Myers and Blankenbaker owned a funeral home in Jeffersontown.
Fred Myers and Nat Blankenbaker

Funeral Home History

An unfortunate need in any community is a local funeral home. One of the earliest and best-known in Jeffersontown was the Myers & Blankenbaker funeral home, which was located on the town square at 10515 Watterson Trail, to the right of the building that houses Jeffersontown Hardware.

Ad from 1908 for Myers and Blankenbaker

Fred Myers began his career in 1901, serving under C. Schildt & Sons of Louisville, and by 1907 he was established as a funeral director and embalmer in his own right, dubbing himself the successor to J.W. Shafar. By 1908 he had taken on N.R. Blankenbaker as partner, thus creating Myers & Blankenbaker. That same year, the two invested in an up-to-date hearse, which was pictured in their advertising at the time, and they were able to render the same funerary services provided in larger cities.

As necessary as the funeral home was, that business alone was not enough to keep Fred Myers and Nat Blankenbaker as busy as they wanted to be. Both men were heavily involved in civic duties; Myers was for many years chief of the Jeffersontown Volunteer Fire Department, a trustee of the Jeffersontown cemetery, a Mason, and an active member of the Jeffersontown Christian Church, while Blankenbaker also served as a real estate agent in the firm Blankenbaker & Bowles.

Yet even that was not enough for these enterprising men. In addition to serving as a funeral home, complete with chapel, offices and stockroom, the building was loaned and sometimes rented as space for various programs. More often than not, use of the building was provided for free as a civic service, so that other organizations and churches had a space to hold fundraisers, political rallies, community events and performances.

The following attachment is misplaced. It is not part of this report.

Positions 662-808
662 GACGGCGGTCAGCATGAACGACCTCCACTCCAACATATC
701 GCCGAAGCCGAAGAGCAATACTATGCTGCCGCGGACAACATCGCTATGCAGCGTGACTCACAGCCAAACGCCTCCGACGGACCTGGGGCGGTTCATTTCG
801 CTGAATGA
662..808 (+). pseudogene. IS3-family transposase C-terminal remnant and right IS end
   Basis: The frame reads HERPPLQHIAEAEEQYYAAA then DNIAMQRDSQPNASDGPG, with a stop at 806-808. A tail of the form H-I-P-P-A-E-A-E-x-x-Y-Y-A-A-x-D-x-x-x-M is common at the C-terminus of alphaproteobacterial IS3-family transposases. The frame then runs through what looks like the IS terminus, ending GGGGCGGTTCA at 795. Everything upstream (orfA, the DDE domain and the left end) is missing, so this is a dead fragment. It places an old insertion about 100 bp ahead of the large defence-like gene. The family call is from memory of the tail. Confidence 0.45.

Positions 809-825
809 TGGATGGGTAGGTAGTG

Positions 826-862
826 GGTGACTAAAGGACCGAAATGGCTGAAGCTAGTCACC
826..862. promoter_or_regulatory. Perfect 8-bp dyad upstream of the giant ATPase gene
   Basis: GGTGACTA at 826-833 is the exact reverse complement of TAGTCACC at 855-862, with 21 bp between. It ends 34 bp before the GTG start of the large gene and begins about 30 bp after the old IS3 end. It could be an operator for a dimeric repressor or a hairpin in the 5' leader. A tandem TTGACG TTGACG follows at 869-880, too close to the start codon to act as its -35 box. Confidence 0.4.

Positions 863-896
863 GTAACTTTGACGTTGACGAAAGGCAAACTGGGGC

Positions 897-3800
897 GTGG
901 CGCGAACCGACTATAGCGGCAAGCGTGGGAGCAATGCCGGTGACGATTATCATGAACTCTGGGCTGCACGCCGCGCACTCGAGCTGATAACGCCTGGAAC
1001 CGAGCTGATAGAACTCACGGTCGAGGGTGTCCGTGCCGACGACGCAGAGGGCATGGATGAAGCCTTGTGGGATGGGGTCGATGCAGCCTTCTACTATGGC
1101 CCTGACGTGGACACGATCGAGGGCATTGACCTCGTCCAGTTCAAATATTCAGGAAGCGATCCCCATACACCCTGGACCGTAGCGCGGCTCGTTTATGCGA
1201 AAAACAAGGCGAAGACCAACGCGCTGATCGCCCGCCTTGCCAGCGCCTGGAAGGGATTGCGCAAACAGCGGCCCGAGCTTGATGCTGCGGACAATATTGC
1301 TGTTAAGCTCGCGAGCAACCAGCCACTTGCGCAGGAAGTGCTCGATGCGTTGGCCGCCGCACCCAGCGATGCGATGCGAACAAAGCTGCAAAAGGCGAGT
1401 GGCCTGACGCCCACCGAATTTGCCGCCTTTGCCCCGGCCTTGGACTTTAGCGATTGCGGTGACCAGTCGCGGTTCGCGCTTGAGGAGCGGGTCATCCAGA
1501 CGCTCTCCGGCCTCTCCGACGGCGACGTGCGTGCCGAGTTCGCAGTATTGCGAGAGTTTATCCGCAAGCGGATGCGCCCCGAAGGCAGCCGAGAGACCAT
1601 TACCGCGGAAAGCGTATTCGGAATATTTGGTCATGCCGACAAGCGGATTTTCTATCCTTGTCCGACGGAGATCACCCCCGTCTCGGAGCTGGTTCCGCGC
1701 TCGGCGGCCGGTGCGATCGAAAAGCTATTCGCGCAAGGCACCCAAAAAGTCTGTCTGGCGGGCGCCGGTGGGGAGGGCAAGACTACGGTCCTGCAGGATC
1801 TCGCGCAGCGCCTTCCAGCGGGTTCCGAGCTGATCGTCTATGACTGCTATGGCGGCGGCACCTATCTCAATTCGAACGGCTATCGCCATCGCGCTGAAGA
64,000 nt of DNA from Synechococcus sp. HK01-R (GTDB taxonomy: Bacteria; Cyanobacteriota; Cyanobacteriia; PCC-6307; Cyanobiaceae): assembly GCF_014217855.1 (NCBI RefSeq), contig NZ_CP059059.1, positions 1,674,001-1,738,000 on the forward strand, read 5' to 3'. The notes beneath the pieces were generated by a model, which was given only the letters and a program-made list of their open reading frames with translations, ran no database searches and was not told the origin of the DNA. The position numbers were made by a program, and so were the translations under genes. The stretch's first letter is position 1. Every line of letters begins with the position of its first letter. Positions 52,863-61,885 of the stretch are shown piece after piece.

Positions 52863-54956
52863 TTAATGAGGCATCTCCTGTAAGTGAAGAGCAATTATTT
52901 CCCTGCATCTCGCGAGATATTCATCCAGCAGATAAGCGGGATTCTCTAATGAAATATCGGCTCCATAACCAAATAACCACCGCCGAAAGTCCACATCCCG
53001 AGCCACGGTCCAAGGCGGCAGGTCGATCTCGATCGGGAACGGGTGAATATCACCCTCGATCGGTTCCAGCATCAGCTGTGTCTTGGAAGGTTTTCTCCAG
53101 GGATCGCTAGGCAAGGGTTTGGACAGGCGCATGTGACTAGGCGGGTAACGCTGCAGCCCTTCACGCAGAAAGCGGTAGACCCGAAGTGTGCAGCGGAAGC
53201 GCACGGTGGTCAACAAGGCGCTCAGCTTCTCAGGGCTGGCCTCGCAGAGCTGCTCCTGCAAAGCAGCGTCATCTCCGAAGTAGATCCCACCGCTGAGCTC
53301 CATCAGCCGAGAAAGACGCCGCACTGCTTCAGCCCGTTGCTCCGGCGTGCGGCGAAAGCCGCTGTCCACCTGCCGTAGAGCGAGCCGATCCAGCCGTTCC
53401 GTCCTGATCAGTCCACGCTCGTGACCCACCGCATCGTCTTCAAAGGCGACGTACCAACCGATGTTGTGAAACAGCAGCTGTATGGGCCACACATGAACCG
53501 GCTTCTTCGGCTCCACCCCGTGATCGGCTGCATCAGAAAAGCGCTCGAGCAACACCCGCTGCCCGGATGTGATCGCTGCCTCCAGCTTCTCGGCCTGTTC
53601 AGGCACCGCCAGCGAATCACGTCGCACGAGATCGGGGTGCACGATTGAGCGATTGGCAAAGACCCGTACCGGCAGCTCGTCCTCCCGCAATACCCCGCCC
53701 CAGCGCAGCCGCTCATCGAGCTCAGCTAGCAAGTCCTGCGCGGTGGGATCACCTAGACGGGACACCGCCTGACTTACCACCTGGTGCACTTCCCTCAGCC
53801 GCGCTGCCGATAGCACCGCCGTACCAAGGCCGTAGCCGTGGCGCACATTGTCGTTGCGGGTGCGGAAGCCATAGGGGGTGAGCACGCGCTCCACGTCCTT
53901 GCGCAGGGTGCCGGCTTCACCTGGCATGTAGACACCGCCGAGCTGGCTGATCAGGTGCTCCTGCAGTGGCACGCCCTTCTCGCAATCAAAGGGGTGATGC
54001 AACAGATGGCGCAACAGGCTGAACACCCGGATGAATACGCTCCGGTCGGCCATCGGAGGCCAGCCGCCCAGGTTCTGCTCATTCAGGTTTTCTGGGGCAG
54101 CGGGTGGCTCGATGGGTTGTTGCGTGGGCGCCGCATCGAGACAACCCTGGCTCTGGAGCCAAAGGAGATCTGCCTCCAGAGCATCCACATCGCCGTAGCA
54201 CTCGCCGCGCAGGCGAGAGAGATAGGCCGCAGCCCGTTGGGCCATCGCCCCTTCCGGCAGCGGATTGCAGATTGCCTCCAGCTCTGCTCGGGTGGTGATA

Foreman Funeral Home, circa 1994
Foreman Funeral Home

Some of the most interesting events held at the funeral home were the Myers & Blankenbaker Picture Shows. In the early 1900s moving pictures were a fairly new form of entertainment, but Myers & Blankenbaker showed them fairly regularly, and even had an electric piano that played during these shows. Admission was 10 cents for adults and 5 cents for children. The Boy Scouts often hosted these shows, while Myers & Blankenbaker allowed them to keep the proceeds and even paid for the advertisements. In a very interesting 1917 ad, Myers & Blankenbaker promoted both their automobile and horse-drawn hearses, along with their picture show.

But that was not all Myers & Blankenbaker did at the funeral home; they also sold cars. They were the county agents for Overland Automobiles, and their 1914 ad even states, “come in and see this car,” which suggests that at least one of the cars was actually at the funeral home. In 1915, even though other newspapers were reporting about hard times, The Jeffersonian stated that in two weeks, Myers & Blankenbaker had sold five or six cars. They even opened a branch office at Middletown, where in addition to funeral services, their ad states they were also agents for McCormick mowers, tractors, binders and rakes.

After the death of Blankenbaker, Myers was in the business on his own again, offering both funeral home and ambulance services for Jeffersontown and Middletown. Fred Myers passed away in 1950, and in 1955 Barry and Charles Foreman obtained interest in the funeral home from one of Myers’ grandsons, Fred Roemele. In 1958 they purchased the remaining interest from his brother, Lloyd Roemele. Foreman Funeral Home remained in the building until 1963, when it moved to its new location at 10600 Taylorsville Road, now the site of Ratterman Funeral Home.

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